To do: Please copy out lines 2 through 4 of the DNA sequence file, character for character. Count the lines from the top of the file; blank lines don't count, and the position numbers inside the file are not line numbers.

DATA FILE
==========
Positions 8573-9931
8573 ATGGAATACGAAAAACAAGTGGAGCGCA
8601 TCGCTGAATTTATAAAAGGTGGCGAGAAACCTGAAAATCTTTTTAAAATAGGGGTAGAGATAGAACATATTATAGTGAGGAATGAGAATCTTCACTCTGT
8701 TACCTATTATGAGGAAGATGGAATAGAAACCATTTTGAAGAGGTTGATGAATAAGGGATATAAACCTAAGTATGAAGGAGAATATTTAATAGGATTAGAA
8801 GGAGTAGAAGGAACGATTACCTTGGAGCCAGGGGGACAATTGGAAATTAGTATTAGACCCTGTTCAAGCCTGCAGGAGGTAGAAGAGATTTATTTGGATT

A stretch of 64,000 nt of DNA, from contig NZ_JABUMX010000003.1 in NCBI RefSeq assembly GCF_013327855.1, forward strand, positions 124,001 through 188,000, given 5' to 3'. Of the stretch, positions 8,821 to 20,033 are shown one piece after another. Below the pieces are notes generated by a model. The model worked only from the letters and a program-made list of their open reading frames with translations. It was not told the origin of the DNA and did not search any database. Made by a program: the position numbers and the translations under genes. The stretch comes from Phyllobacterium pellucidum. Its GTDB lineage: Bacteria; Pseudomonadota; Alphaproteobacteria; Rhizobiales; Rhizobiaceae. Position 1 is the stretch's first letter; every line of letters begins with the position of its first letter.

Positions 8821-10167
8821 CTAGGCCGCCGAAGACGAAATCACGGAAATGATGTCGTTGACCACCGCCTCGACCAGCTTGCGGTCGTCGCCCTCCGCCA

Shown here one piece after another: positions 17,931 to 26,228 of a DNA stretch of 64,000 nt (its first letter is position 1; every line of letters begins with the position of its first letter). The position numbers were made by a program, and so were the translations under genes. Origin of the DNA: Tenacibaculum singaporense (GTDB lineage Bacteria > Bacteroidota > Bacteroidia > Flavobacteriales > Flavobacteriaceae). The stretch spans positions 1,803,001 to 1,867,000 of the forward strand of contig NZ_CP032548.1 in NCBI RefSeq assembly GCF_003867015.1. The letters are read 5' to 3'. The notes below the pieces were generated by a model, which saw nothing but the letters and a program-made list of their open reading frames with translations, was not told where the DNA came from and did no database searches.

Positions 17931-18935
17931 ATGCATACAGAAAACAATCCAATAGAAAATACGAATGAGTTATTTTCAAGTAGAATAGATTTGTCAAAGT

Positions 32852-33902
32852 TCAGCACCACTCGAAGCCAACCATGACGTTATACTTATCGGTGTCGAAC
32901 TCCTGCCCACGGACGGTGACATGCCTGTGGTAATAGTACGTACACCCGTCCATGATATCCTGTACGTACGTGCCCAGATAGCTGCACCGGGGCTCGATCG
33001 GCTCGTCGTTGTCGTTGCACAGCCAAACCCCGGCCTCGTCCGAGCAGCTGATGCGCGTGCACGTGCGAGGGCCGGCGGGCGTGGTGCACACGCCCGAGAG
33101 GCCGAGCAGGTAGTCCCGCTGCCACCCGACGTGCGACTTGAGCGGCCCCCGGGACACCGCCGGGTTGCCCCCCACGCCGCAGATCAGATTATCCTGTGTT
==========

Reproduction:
8573 ATGGAATACGAAAAACAAGTGGAGCGCA
8601 TCGCTGAATTTATAAAAGGTGGCGAGAAACCTGAAAATCTTTTTAAAATAGGGGTAGAGATAGAACATATTATAGTGAGGAATGAGAATCTTCACTCTGT
8701 TACCTATTATGAGGAAGATGGAATAGAAACCATTTTGAAGAGGTTGATGAATAAGGGATATAAACCTAAGTATGAAGGAGAATATTTAATAGGATTAGAA